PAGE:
A few years ago, I ran across a fun website, called Be My Satellite, which promotes geoliteracy through collaborative satellite image-hacking. It is a type of large scale art installment that uses the spatial pixel grid as a creative tool, typically for Google satellite views. Another type of satellite art uses prints of images cut from Google Satellite View, Jenny Odell is a well known artist in this medium. Google Earth has generated many new types of art and revived others. Google Earth Art blog asks if Google Earth is the inspiration that revival landscape painting needs. Other artists and photographers, such as Mishka Henner featured in DPReview are creating open-source art from Google Earth images that provide new perspective about life on Earth – much like geospatial analysis. While in late October, Clyde Space and iam8bit is releasing an Andy Warhol-inspired satellite created by artists Jon Gibson and Amanda White into space, making it the first space art installment.
Therefore, when a local artist told me that she had been experimenting with large scale art that you can only view from the air, I got excited. I told her that she was talking about geo-spatial art and that it was an actual movement in the art world. I was able to discuss geographic information science, remote sensing, satellites, NASA, Google, and the crossover of geospatial technologies and art. It is always enjoyable when the topics that you like discussing and those that a friend enjoy discussing coincide – no matter how seemingly esoteric. The next step is to use one of the many satellite trackers to identify a potential satellite and ArcGIS to mock up the installation. The hard part will be the attempts to align the two up just right – which makes art and geospatial technologies a challenge.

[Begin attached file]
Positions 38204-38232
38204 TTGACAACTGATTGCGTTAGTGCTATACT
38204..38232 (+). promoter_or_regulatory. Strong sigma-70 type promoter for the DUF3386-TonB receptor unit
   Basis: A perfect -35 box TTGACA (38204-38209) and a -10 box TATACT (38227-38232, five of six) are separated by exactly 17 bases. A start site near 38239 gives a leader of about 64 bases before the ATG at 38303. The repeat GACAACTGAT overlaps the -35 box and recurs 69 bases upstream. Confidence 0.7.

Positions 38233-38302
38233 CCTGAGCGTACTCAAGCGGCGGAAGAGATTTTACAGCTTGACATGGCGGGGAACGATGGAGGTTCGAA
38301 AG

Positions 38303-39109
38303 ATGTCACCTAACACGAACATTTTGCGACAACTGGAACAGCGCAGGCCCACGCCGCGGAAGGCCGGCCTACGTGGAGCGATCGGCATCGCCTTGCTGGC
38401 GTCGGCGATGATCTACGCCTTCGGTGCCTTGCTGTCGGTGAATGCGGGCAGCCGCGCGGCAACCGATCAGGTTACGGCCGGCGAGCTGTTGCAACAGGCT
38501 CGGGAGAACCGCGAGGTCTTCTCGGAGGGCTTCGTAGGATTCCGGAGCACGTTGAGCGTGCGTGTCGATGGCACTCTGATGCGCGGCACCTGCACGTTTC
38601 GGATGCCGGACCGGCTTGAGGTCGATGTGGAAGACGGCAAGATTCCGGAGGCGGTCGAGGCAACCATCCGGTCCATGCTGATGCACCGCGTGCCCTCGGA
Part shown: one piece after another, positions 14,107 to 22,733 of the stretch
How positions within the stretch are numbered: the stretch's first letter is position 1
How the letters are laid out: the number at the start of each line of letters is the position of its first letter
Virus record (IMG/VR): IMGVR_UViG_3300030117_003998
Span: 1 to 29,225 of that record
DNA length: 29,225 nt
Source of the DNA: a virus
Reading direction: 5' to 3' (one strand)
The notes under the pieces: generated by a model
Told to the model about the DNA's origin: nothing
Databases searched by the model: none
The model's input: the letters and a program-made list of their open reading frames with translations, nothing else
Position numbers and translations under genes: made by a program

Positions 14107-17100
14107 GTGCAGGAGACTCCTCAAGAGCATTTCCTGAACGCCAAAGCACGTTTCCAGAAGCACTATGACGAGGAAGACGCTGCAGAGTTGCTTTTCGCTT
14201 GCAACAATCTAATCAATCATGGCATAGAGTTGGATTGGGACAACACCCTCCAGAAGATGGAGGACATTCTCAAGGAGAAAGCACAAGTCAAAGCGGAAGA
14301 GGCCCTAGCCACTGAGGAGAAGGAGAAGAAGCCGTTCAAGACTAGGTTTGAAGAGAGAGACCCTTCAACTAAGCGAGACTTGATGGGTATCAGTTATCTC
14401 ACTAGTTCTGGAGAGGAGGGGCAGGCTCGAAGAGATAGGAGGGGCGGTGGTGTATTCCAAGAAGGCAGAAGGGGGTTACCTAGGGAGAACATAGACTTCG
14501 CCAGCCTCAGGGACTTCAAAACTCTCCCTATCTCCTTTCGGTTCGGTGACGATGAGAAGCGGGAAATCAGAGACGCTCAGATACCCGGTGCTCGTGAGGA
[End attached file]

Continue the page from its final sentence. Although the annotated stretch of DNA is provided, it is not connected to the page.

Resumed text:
The BBC News Science & Environment section has an article on “The Secret Life of the cat: What do our feline companions get up to?” with an interactive map of cats in a Surrey Village. It was created by BBC Two’s Horizon Program and researchers at the Royal Veterinary College. It is based on a study by Dr. Alan Wilson, an animal movement specialist, at the Structure & Motion Laboratory at the Royal Veterinary College. In his article, “Secret Life of the Cat: The Science of Tracking Our Pets“, he provides information on the technical challenges of using GPS to track domestic cats. Like many scientists working in the field, Dr. Wilson has had to develop his own tracking equipment in order to study the movement of pigeons, sheep, cheetahs, wild dogs, and of course, cats. He is currently working on developing unmanned arial vehicles for remote sensing and movement tracking. Cats are a great way to introduce the public to interactive mapping, tracking, and geospatial concepts because cats and birds are the most popular pets in the world.
The combination of cat popularity and GPS even resulted in a best selling book, “Lost Cat: A True Story of Love, Desperation, and GPS Technology” about a writer’s determination to find out what her cat did when he went off into the “wild”. CNET has a good video, “Using GPS to Track Exactly Where Cats Creep“, about how the authors learned to track Tibi. The convoluted way they had to map his tracks illustrates the need for education on using GIS or an easy to use cat GIS, to go along with the easy to use cat tracking GPS market.